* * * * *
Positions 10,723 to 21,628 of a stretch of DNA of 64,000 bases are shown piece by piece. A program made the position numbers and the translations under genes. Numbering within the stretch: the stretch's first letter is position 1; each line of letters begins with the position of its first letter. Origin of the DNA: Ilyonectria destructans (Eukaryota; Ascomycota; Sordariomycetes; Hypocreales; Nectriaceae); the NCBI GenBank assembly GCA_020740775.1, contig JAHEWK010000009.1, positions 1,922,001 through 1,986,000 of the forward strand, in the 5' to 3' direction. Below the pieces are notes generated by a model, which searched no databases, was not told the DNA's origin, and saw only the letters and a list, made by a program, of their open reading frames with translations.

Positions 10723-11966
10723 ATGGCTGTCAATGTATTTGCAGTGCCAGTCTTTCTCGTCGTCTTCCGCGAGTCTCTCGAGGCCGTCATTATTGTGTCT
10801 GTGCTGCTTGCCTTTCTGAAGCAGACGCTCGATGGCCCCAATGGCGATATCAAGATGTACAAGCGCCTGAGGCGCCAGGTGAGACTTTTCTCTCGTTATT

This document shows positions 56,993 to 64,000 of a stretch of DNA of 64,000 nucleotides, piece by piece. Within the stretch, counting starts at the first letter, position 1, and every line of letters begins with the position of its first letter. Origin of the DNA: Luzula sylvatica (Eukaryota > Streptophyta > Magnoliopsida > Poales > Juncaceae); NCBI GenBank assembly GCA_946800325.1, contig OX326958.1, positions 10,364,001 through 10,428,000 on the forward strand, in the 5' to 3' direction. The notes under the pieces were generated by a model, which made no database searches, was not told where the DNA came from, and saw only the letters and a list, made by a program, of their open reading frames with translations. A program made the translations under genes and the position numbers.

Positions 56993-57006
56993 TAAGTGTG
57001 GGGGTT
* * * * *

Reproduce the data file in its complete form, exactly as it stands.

Positions 10,723 to 21,628 of a stretch of DNA of 64,000 bases are shown piece by piece. A program made the position numbers and the translations under genes. Numbering within the stretch: the stretch's first letter is position 1; each line of letters begins with the position of its first letter. Origin of the DNA: Ilyonectria destructans (Eukaryota; Ascomycota; Sordariomycetes; Hypocreales; Nectriaceae); the NCBI GenBank assembly GCA_020740775.1, contig JAHEWK010000009.1, positions 1,922,001 through 1,986,000 of the forward strand, in the 5' to 3' direction. Below the pieces are notes generated by a model, which searched no databases, was not told the DNA's origin, and saw only the letters and a list, made by a program, of their open reading frames with translations.

Positions 10723-11966
10723 ATGGCTGTCAATGTATTTGCAGTGCCAGTCTTTCTCGTCGTCTTCCGCGAGTCTCTCGAGGCCGTCATTATTGTGTCT
10801 GTGCTGCTTGCCTTTCTGAAGCAGACGCTCGATGGCCCCAATGGCGATATCAAGATGTACAAGCGCCTGAGGCGCCAGGTGAGACTTTTCTCTCGTTATT

This document shows positions 56,993 to 64,000 of a stretch of DNA of 64,000 nucleotides, piece by piece. Within the stretch, counting starts at the first letter, position 1, and every line of letters begins with the position of its first letter. Origin of the DNA: Luzula sylvatica (Eukaryota > Streptophyta > Magnoliopsida > Poales > Juncaceae); NCBI GenBank assembly GCA_946800325.1, contig OX326958.1, positions 10,364,001 through 10,428,000 on the forward strand, in the 5' to 3' direction. The notes under the pieces were generated by a model, which made no database searches, was not told where the DNA came from, and saw only the letters and a list, made by a program, of their open reading frames with translations. A program made the translations under genes and the position numbers.

Positions 56993-57006
56993 TAAGTGTG
57001 GGGGTT